I added the rest of the ingredients and waited around for a bit to see what it did and the timer started to count down so I assumed it was cooking. After a couple of minutes it started bubbling rapidly (see video below – it’s the right way up when you click it) and I wondered if it was blending but I think it was just boiling as when I turned the temperature down, it stopped. I couldn’t get it to simmer like my hob-made soups do, and I didn’t know at which temperature soup is supposed to simmer (100C sounded too hot to me but what do I know?), so I just kept turning the temperature up and down during the cooking. I thought it was supposed to blend the soup without me doing anything but when it got to the end, I stuck my spoon in and the tomatoes were still lumpy, so I pressed the ‘stir’ button until it was smooth, then I added the chickpeas.
Despite the machine needing whacking on the side to start (and if it happens next time I want to use it, it’ll be returned to Domu) and me not having a clue how to use it, it did make gorgeous soup. But if all it does is heat it up and then require you to press the button to blend it, it’s not really any better than a saucepan and a blender. It also takes up a lot of room – this is a big machine.
Still, I’ll give it another go. Now I’ve worked out how to use it (I think), I may grow to love it. I will report back.
Because someone – okay, I – forgot to add the spinach to the Quorn curry I cooked last night, I had a bag of spinach in the fridge, going to waste. In my defence though, it was a slow-cooked curry and by the time its eight hours were up, I’d completely forgotten there was another ingredient to go in. Also, the spinach wasn’t going to go to waste as a) I’m going to use it instead of kale in a recipe tomorrow; and b) I made soup out of it at lunchtime today.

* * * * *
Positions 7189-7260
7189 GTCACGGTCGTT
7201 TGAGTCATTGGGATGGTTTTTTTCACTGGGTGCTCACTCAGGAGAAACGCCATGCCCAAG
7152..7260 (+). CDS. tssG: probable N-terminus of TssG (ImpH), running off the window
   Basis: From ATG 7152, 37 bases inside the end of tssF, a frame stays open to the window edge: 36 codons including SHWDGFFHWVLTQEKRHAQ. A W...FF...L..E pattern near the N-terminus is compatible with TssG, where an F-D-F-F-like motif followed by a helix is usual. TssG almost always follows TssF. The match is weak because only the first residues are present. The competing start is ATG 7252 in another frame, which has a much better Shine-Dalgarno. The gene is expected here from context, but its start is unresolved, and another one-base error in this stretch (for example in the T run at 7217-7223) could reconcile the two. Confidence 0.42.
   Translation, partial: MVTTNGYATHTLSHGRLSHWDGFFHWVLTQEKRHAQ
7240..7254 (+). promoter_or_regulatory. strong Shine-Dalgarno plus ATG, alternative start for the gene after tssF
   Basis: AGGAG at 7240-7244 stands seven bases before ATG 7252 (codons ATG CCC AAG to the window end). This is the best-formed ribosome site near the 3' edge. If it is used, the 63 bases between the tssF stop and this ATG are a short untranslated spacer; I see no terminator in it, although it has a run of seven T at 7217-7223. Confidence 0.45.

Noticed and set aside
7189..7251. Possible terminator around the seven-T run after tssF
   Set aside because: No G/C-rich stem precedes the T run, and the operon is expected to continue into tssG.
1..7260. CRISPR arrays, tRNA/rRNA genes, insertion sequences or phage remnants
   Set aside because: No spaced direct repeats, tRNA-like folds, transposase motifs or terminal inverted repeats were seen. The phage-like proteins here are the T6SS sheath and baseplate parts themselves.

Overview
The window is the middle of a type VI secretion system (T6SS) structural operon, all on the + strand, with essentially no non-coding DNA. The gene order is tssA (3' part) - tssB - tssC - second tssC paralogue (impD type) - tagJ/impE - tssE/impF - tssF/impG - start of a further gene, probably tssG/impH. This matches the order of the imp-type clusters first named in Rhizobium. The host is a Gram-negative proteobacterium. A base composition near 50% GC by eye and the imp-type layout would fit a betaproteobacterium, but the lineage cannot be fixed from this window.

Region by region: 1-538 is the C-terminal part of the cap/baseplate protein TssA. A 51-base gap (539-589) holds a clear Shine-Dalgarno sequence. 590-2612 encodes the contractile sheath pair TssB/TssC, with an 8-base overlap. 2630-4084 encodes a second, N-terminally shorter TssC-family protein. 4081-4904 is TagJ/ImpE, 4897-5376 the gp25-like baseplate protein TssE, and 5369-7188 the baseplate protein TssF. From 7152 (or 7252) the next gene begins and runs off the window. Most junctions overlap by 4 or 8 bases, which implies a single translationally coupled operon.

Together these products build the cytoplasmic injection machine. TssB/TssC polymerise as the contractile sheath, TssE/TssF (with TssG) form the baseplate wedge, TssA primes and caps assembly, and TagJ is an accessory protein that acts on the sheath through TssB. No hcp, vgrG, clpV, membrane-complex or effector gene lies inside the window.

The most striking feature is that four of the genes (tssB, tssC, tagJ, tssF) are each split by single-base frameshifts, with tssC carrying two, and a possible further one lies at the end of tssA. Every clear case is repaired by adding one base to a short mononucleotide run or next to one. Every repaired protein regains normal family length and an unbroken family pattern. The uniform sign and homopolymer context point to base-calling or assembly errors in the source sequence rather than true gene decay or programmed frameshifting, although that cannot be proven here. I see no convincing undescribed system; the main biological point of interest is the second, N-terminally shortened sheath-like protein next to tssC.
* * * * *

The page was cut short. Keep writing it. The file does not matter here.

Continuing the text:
My original idea was to make spinach and rice soup, then I changed my mind and thought I’d give spinach and chickpea soup a go and to liven it up a bit, also add some vegetarian Parmesan. It works.
Cheesy Spinach and Chickpea Soup (serves 4)
1 onion, chopped
2 cloves garlic, crushed
1 medium potato, diced
500ml vegetable stock
salt and pepper
Heat the butter in a saucepan and add the garlic and onion and fry for a few minutes until the onion is soft.
Add the potatoes and fry for another couple of minutes.
Add the spinach and the stock and simmer for about 10-15 minutes until the potatoes are cooked.
Remove from the heat, season with salt and pepper and blend.
Add the cheese and blend again until it’s melted through.
Add the chickpeas and return to the heat to warm through.